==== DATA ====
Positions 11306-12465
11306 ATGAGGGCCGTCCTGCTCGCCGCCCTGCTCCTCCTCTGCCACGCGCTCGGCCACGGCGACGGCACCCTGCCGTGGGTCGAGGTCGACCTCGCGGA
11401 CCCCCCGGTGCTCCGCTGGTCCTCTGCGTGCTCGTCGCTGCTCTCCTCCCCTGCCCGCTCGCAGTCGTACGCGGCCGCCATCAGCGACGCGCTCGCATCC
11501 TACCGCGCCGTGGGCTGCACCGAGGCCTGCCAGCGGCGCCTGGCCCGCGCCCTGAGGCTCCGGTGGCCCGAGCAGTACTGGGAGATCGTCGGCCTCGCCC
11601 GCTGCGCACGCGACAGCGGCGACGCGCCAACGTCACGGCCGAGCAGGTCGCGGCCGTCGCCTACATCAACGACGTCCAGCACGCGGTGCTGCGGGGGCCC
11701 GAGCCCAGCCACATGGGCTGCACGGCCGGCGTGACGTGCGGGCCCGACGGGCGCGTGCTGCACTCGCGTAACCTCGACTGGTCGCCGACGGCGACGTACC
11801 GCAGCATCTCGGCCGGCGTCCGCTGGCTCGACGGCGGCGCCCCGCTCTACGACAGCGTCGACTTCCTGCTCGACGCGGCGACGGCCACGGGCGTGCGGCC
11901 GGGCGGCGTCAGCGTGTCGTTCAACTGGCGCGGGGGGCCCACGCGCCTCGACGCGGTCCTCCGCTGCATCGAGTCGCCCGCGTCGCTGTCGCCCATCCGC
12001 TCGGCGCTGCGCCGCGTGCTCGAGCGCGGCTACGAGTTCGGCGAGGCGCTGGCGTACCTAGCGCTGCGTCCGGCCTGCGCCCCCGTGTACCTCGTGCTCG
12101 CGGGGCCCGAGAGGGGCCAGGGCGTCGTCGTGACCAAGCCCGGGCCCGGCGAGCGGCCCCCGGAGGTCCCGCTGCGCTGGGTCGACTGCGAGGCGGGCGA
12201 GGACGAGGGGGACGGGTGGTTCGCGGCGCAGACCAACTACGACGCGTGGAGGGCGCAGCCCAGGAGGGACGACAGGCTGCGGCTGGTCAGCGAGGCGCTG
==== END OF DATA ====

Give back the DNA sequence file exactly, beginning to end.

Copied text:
Positions 11306-12465
11306 ATGAGGGCCGTCCTGCTCGCCGCCCTGCTCCTCCTCTGCCACGCGCTCGGCCACGGCGACGGCACCCTGCCGTGGGTCGAGGTCGACCTCGCGGA
11401 CCCCCCGGTGCTCCGCTGGTCCTCTGCGTGCTCGTCGCTGCTCTCCTCCCCTGCCCGCTCGCAGTCGTACGCGGCCGCCATCAGCGACGCGCTCGCATCC
11501 TACCGCGCCGTGGGCTGCACCGAGGCCTGCCAGCGGCGCCTGGCCCGCGCCCTGAGGCTCCGGTGGCCCGAGCAGTACTGGGAGATCGTCGGCCTCGCCC
11601 GCTGCGCACGCGACAGCGGCGACGCGCCAACGTCACGGCCGAGCAGGTCGCGGCCGTCGCCTACATCAACGACGTCCAGCACGCGGTGCTGCGGGGGCCC
11701 GAGCCCAGCCACATGGGCTGCACGGCCGGCGTGACGTGCGGGCCCGACGGGCGCGTGCTGCACTCGCGTAACCTCGACTGGTCGCCGACGGCGACGTACC
11801 GCAGCATCTCGGCCGGCGTCCGCTGGCTCGACGGCGGCGCCCCGCTCTACGACAGCGTCGACTTCCTGCTCGACGCGGCGACGGCCACGGGCGTGCGGCC
11901 GGGCGGCGTCAGCGTGTCGTTCAACTGGCGCGGGGGGCCCACGCGCCTCGACGCGGTCCTCCGCTGCATCGAGTCGCCCGCGTCGCTGTCGCCCATCCGC
12001 TCGGCGCTGCGCCGCGTGCTCGAGCGCGGCTACGAGTTCGGCGAGGCGCTGGCGTACCTAGCGCTGCGTCCGGCCTGCGCCCCCGTGTACCTCGTGCTCG
12101 CGGGGCCCGAGAGGGGCCAGGGCGTCGTCGTGACCAAGCCCGGGCCCGGCGAGCGGCCCCCGGAGGTCCCGCTGCGCTGGGTCGACTGCGAGGCGGGCGA
12201 GGACGAGGGGGACGGGTGGTTCGCGGCGCAGACCAACTACGACGCGTGGAGGGCGCAGCCCAGGAGGGACGACAGGCTGCGGCTGGTCAGCGAGGCGCTG